Vera Caspary

Franklin Library Vera Caspary books

Laura - Library of Mystery Masterpieces - 1989

Author Vera Caspary

Vera Caspary, born on November 13, 1899, in Chicago, Illinois, was an American author and screenwriter known for her contributions to the mystery and crime fiction genres. Her works, marked by strong female protagonists and intricate plots, left a lasting impact on literature and cinema during the mid-20th century. Caspary's early life was shaped by her passion for writing, and she attended the Lewis Institute in Chicago, where she honed her literary skills. Her debut novel, The White Girl (1929), introduced readers to her talent for storytelling. However, it was with her foray into mystery writing that Caspary gained widespread recognition.

One of Caspary's most famous works is the novel Laura (1943), a psychological thriller that became a bestseller and was adapted into a successful film directed by Otto Preminger in 1944. Laura is celebrated for its innovative narrative structure and the compelling character of Laura Hunt, a murder victim whose story is told through multiple perspectives. Throughout her career, Caspary continued to write novels, short stories, and plays, often exploring themes of crime, deception, and the complexities of human relationships. Her novel Bedelia (1945) also received cinematic adaptation, solidifying her reputation as a master of suspense.

In addition to her success in literature, Caspary ventured into screenwriting. She contributed to the scripts of films such as A Letter to Three Wives (1949) and Les Girls (1957). Her ability to craft engaging narratives with strong female characters translated well to the silver screen. Caspary was known not only for her writing but also for her involvement in political and social issues. She was an advocate for civil liberties and expressed her political views through her work and public engagements.

Vera Caspary passed away on June 13, 1987, leaving behind a legacy of influential contributions to both literature and film. Her novels continue to be appreciated for their intriguing plots, well-drawn characters, and exploration of the complexities of the human psyche within the context of mystery and suspense.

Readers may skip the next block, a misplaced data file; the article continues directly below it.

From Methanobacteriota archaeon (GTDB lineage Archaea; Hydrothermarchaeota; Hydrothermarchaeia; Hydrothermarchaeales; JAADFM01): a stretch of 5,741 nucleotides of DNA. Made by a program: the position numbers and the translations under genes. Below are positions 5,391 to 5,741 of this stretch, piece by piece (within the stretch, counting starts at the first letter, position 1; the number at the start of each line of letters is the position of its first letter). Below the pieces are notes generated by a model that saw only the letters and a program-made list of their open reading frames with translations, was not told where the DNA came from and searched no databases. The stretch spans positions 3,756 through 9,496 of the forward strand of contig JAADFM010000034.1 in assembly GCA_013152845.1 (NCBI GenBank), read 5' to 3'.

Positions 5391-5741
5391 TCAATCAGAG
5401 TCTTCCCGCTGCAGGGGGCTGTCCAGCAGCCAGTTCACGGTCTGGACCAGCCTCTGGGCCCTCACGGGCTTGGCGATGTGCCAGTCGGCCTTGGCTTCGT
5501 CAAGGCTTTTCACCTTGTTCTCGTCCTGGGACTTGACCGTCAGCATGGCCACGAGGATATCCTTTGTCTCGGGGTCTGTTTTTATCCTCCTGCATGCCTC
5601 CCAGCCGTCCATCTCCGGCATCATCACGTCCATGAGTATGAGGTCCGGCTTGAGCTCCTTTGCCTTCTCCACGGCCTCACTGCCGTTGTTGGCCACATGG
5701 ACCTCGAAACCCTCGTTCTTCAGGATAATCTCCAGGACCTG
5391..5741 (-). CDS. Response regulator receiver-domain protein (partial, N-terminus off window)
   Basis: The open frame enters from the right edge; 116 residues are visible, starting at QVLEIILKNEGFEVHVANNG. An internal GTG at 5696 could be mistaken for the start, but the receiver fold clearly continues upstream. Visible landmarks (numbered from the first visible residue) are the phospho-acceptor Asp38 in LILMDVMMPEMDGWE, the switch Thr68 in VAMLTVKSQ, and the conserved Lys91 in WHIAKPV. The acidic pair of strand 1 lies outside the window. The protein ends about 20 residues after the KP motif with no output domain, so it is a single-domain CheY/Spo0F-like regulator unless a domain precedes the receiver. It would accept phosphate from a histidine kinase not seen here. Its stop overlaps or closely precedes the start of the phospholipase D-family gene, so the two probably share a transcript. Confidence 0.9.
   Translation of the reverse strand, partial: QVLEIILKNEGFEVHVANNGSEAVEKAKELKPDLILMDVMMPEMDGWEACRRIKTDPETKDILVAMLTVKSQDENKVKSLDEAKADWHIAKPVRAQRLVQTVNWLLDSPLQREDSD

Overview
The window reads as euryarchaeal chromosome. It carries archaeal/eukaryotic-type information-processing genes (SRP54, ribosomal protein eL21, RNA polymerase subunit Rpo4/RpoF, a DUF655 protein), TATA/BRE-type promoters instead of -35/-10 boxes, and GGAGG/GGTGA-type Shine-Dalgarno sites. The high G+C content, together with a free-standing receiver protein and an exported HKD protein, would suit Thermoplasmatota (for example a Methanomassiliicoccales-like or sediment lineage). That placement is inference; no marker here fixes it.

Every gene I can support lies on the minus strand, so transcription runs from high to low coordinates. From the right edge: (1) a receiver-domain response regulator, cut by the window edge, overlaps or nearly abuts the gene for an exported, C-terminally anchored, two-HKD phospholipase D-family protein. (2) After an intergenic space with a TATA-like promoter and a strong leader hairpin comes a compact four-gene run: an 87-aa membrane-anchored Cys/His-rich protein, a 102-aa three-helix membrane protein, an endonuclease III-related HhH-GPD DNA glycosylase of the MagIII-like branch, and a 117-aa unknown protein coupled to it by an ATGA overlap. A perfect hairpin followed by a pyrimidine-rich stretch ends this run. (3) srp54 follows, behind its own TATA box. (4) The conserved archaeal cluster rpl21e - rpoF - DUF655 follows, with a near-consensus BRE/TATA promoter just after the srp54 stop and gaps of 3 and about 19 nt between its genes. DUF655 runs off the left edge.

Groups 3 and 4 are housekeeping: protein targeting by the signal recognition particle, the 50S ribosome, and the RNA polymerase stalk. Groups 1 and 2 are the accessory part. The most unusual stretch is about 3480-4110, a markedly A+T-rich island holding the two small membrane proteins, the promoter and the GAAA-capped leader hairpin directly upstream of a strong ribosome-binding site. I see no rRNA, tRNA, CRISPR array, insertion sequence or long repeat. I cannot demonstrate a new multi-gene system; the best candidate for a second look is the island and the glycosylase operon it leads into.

"I am bound to tell this story, just as Mark McPherson was obliged to continue his searches, out of a deep emotional involvement in the case of Laura Hunt. I offer the narrative, not so much as a detective yarn as a love story..."

This is Laura's book, although most of it is told by three men the three men who knew her best. When the story opens, Laura has already been murdered.

Some of it is told by that nasty gossip columnist, Waldo Lydecker, written partly out of gloating interest in tragedy of any kind, partly because Laura was the only person Waldo had ever loved.

And it could not have been written without the help of Shelby Carpenter, Laura's fiance, who knew more about her death than anyone suspected.

Most of it, however, was written by Detective Mark McPherson, although Mark never heard of Laura until after she had been murdered. Often a detective's duty is to reconstruct the life of a victim but not to the point where he falls in love with her.

Here is the secret of Laura's death...and her life.


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